THOMAS CRAPPER & Co. Ltd. - Plumber, Entrepreneur & By Royal Appointment.



Thomas Crapper, 1836-1910; Sanitary Pioneer. Manufacturer, supplier and installer of sanitary goods (bathroom fittings, W.C.s etc.) plumbing and drainage. Improver and promoter of the 'Water Waste Preventer' (the syphon fitted in British cisterns); promoted plumbed-in bathroom fittings and brought them 'out of the closet'; inventor and patentee; Sanitary Engineer and supplier of goods to kings, princes, the nobility and gentry; founded Thomas Crapper & Co. in 1861; successful entrepreneur, self-publicist, Mason and member of the Royal Horticultural Society.

 Thomas Crapper was born in Waterside, a hamlet near the Yorkshire town of Thorne, in 1836. The exact date is unknown but it is thought he was born in September. His family were of modest means although his father, Charles, was a steamboat captain. When he was around 14 years of age he was apprenticed to a Master Plumber in Chelsea, London. After serving this apprenticeship and working for three years as a 'journeyman plumber', in 1861 he set up his own company at Robert Street, Chelsea.

Subsequently in 1866 he moved the expanding business to the Marlboro' Works, in nearby Marlborough Road. (Much later the name of the street was changed to become part of Draycott Avenue, as the General Post Office complained there were too many roads in the capital named after the war hero, the Duke of Marlborough).

Mr. Crapper took a partner, Robert Marr Wharam (pronounced 'Wareham') who brought financial and accounting skills to the enterprise and together they built a sizeable firm with an ever-greater reputation.

Thomas Crapper.


In the 1880s Queen Victoria purchased Sandringham house, in the county of Norfolk, and gave it to her son, Edward, Prince of Wales (later King Edward VII) for his principal residence. After a few years he demolished the old house and began construction of a new royal palace. Crapper & Co. were invited to supply and install their finest wares for the bathrooms, cloakrooms and indeed all the plumbing and drainage for the project. Thomas Crapper thus gained his first Royal Warrant.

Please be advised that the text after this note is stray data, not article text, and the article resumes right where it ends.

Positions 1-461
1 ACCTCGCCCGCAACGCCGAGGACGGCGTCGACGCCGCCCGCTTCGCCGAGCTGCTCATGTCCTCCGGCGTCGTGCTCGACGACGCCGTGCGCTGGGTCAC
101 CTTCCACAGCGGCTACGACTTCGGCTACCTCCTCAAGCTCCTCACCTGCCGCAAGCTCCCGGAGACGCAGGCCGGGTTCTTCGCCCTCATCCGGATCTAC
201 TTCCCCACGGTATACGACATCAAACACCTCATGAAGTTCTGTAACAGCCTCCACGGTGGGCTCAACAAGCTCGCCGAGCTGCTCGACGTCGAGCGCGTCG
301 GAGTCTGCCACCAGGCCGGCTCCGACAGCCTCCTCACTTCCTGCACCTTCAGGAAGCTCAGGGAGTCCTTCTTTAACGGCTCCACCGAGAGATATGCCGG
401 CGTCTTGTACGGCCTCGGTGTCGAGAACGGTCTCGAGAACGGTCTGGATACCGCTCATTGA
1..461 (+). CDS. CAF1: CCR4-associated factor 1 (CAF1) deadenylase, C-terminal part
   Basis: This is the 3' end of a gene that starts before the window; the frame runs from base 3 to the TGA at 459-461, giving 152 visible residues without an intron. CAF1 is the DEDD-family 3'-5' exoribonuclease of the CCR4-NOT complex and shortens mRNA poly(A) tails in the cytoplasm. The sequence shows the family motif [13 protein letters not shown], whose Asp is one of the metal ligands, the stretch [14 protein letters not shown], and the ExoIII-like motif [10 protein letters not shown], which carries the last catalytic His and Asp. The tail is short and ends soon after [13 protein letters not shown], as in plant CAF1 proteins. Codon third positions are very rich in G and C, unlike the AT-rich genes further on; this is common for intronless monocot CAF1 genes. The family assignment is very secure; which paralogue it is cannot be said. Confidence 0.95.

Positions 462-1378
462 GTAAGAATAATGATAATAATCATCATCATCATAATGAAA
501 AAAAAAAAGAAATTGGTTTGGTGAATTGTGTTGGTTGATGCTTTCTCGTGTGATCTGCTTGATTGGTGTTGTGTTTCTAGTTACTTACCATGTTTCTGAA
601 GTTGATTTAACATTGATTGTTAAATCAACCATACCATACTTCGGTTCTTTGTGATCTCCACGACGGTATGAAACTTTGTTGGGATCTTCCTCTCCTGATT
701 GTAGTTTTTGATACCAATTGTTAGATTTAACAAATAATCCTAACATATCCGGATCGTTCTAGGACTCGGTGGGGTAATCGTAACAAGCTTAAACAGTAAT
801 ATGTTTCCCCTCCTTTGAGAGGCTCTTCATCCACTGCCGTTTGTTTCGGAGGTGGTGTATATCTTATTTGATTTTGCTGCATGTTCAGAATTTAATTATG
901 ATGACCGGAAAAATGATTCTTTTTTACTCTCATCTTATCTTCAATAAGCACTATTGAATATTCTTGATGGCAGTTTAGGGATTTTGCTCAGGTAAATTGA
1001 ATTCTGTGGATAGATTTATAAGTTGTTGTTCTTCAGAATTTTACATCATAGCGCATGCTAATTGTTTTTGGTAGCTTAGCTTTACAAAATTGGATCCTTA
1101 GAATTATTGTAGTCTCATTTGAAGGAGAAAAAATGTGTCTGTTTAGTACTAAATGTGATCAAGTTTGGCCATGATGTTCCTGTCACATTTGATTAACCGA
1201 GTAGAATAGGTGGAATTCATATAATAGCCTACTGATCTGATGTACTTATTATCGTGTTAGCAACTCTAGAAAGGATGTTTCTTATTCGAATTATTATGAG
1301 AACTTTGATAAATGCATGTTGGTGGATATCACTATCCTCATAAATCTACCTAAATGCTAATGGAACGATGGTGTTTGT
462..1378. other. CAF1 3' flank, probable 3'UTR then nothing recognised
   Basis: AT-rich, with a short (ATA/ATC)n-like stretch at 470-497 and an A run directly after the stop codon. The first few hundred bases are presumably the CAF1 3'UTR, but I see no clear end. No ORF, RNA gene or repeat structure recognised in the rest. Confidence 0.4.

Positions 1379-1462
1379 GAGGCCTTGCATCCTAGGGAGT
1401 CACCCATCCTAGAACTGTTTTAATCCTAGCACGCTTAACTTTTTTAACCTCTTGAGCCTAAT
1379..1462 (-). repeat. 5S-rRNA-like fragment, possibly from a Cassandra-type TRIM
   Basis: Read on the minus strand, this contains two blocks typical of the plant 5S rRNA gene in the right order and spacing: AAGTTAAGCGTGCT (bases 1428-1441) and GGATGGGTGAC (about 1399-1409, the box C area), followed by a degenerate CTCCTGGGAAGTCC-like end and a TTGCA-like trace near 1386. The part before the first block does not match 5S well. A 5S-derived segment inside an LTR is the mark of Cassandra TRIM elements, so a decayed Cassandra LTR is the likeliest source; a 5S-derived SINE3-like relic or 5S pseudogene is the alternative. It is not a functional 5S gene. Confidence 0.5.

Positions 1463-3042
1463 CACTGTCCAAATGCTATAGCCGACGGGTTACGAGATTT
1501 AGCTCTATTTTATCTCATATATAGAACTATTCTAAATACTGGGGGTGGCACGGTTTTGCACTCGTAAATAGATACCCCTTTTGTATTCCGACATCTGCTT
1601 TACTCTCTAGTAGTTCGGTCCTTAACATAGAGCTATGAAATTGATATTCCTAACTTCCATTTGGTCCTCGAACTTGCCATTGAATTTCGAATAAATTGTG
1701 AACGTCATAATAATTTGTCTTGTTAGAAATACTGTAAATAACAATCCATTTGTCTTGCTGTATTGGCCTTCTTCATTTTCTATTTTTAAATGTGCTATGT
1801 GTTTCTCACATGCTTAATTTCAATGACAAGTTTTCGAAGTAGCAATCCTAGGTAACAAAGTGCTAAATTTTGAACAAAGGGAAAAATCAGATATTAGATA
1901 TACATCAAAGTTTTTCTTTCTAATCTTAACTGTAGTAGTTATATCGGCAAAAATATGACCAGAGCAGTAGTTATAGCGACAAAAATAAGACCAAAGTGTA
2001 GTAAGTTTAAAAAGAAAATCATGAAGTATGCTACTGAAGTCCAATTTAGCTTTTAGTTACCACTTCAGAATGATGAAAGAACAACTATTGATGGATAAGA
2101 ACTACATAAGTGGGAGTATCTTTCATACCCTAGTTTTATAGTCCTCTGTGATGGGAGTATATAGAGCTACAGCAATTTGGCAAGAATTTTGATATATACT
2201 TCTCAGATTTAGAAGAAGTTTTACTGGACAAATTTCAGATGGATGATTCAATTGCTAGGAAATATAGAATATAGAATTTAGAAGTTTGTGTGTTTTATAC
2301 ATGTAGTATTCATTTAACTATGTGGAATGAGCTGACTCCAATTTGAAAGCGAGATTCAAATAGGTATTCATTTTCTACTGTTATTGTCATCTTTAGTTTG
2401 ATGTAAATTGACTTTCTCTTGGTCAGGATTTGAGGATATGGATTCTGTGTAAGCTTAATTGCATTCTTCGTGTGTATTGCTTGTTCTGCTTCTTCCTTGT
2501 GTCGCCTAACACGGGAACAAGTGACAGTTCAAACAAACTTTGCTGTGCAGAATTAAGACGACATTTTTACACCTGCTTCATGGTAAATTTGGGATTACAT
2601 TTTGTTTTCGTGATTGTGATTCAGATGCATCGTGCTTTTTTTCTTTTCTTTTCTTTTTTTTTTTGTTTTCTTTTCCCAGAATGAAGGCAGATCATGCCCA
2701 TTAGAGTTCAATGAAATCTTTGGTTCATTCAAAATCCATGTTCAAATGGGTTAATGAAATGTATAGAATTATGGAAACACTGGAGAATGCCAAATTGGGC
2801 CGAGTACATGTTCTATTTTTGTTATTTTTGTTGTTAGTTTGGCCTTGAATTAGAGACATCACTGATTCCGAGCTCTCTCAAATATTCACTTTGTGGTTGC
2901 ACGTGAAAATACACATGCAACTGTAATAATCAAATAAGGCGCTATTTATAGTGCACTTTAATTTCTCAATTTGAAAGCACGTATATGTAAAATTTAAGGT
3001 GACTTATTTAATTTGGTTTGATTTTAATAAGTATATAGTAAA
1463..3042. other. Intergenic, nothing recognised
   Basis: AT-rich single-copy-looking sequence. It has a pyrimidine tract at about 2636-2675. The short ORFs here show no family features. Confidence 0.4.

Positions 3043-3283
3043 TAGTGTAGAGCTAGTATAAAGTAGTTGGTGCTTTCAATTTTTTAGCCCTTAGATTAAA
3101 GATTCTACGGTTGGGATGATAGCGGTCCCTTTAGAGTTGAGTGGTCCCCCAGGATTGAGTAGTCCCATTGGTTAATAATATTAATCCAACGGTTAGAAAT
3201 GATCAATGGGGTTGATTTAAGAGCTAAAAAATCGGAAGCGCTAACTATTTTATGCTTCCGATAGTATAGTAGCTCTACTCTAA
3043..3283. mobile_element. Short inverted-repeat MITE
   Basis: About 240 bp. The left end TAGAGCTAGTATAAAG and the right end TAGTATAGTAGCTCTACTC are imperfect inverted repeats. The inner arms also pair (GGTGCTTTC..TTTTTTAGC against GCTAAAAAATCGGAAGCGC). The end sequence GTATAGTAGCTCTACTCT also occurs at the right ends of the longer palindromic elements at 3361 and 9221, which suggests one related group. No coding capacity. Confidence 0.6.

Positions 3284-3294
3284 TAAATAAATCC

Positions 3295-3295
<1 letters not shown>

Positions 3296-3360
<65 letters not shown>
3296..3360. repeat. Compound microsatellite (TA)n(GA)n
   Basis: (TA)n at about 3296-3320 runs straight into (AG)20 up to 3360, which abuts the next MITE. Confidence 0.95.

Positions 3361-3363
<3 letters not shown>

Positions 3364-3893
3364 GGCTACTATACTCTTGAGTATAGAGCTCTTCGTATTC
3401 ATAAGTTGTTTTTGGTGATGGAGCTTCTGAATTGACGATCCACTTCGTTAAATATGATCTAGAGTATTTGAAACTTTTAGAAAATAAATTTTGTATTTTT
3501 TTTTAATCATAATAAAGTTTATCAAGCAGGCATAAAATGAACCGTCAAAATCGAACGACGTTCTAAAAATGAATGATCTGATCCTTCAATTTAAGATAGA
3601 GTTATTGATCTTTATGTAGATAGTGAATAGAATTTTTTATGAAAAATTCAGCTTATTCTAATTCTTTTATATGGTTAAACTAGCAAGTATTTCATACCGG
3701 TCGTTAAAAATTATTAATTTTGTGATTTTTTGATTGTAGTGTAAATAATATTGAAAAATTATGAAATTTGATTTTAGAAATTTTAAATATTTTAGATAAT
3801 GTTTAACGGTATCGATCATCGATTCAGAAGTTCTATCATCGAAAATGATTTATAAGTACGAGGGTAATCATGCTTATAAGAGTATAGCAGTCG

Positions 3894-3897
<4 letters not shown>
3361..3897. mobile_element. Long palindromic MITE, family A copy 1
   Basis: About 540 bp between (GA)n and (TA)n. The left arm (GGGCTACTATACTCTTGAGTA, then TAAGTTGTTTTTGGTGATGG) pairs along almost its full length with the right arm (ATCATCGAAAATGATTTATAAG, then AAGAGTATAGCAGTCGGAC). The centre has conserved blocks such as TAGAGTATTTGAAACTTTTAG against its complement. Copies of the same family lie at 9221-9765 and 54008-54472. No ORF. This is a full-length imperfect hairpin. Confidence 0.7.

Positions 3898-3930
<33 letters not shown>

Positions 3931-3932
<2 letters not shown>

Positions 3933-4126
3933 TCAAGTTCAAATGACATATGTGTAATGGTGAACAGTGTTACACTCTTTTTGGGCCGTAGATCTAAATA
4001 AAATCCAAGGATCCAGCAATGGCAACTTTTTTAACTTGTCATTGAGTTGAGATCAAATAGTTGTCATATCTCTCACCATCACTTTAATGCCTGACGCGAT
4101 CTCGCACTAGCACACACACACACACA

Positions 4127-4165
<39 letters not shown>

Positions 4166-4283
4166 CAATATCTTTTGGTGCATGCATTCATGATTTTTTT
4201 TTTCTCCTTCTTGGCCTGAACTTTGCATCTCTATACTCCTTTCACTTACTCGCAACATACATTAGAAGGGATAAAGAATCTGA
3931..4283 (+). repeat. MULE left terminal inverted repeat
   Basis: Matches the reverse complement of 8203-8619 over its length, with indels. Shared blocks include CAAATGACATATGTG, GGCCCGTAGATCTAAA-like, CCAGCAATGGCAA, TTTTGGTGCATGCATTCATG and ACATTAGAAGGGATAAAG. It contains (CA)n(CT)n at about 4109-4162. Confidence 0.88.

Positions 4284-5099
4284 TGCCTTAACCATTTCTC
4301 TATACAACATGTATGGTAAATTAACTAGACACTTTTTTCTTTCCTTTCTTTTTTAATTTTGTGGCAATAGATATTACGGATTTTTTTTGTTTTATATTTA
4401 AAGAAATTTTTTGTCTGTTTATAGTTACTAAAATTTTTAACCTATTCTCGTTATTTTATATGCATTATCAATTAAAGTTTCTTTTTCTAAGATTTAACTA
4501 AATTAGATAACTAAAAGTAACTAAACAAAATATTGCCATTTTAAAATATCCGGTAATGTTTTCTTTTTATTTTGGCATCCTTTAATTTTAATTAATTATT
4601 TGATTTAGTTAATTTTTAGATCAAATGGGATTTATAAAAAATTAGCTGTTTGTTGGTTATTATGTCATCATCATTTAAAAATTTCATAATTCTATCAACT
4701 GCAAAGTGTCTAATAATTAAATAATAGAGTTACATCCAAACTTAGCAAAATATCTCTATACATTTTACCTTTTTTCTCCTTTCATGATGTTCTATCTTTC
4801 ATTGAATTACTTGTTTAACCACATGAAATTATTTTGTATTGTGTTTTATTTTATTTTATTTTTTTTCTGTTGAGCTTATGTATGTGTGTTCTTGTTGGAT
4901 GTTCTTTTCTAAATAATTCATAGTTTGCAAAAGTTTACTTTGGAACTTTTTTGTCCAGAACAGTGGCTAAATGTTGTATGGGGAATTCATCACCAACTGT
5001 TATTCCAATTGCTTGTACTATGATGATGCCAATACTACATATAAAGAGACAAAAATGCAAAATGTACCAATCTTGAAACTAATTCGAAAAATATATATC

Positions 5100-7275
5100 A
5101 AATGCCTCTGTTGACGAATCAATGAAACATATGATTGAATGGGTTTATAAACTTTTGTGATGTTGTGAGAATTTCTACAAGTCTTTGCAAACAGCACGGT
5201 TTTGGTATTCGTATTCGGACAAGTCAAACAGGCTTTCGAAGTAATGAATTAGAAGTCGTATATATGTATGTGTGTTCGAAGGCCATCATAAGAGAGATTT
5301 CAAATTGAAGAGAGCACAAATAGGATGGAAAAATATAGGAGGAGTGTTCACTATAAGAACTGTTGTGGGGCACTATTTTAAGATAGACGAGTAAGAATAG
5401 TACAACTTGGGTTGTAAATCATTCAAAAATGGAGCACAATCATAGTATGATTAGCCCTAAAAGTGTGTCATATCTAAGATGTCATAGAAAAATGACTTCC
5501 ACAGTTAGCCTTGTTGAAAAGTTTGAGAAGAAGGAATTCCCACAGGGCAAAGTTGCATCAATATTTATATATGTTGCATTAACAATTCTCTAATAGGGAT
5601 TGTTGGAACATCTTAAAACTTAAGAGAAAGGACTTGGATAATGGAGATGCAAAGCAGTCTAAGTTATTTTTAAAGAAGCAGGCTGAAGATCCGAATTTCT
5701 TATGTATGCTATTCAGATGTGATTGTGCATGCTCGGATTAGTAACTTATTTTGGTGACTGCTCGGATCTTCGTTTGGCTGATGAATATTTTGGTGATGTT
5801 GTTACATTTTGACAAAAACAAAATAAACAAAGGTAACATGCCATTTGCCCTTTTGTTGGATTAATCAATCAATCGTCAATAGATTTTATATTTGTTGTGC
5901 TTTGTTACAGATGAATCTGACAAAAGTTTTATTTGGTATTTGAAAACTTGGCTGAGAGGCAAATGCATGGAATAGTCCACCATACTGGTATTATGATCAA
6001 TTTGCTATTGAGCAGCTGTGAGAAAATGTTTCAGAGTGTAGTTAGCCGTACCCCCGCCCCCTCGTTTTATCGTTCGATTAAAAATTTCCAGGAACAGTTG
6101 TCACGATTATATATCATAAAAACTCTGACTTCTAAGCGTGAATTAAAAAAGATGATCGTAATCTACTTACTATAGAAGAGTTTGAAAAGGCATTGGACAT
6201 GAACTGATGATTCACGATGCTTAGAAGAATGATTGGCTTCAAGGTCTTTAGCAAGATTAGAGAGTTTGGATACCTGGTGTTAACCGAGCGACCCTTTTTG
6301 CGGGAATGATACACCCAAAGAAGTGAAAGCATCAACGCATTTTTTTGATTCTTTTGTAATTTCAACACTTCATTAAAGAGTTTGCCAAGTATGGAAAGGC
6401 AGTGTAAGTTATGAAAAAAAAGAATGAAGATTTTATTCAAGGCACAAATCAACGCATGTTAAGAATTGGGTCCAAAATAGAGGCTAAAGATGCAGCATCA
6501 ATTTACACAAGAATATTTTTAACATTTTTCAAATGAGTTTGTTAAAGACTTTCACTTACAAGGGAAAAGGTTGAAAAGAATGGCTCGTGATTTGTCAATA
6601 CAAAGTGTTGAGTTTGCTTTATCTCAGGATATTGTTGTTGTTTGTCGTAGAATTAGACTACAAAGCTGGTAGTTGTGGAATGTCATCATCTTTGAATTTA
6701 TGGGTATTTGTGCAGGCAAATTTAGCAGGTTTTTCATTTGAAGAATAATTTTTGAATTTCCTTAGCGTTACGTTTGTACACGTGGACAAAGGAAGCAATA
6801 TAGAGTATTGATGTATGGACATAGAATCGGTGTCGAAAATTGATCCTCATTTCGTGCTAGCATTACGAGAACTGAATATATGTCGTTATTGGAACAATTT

During a tour of inspection of the work with the Prince, His Royal Highness asked Mr. Crapper for a light for his cigar. Our founder did not smoke and so could not oblige - but from that day forward he habitually carried a gold matchbox in his pocket! The firm received another warrant from Edward when he became king and another from George V when he was Prince of Wales. A fourth was granted (just after Mr. Crapper's death) in 1910 when George V ascended the throne.

Of course, such royal approval helped business greatly and Crapper fittings were rightly considered the finest of the time. Many commissions were received for sanitaryware for all manner of buildings, both grand and not so grand. The list includes Park House, where (much later!) Princess Diana was born and even Westminster Abbey. Victorian Crapper goods are still doing reliable service in private and public buildings all over Great Britain and abroad. The manhole covers of Westminster Abbey (inscribed 'T. Crapper & Co., Sanitary Engineers') are popular with tourists for wax-crayon rubbings as mementoes of their visit! Some Crapper W.C.s were recently discovered as far away as New Zealand. We are contacted regularly by people who have antique Crapper wares in their homes and we are pleased to assist with spare parts and restoration when required.

However, the company mainly prospered because of their famed quality, attention to detail and service. Every item was checked and tested before it left the works and only the best apprenticed engineers were employed. From the earliest days a repairs workshop was installed next to the foundry. The company could hardly conceal their glee when regularly asked to repair broken sanitaryware produced by less-fastidious competitors. It is doubtful that any other firm offered such a service.

All the hard work paid off and Mr. Crapper enjoyed the fruits of his labours and acquiredthe trappings of wealth: property, land and chattels. He and his elder brother, George (who helped him when he first established the business) drank in the Finborough Arms, in Kensington. Regularly, they would begin the working day in the tavern with a bottle of champagne - a tradition the current managing director would dearly love to revive, but his staff would not stand for it.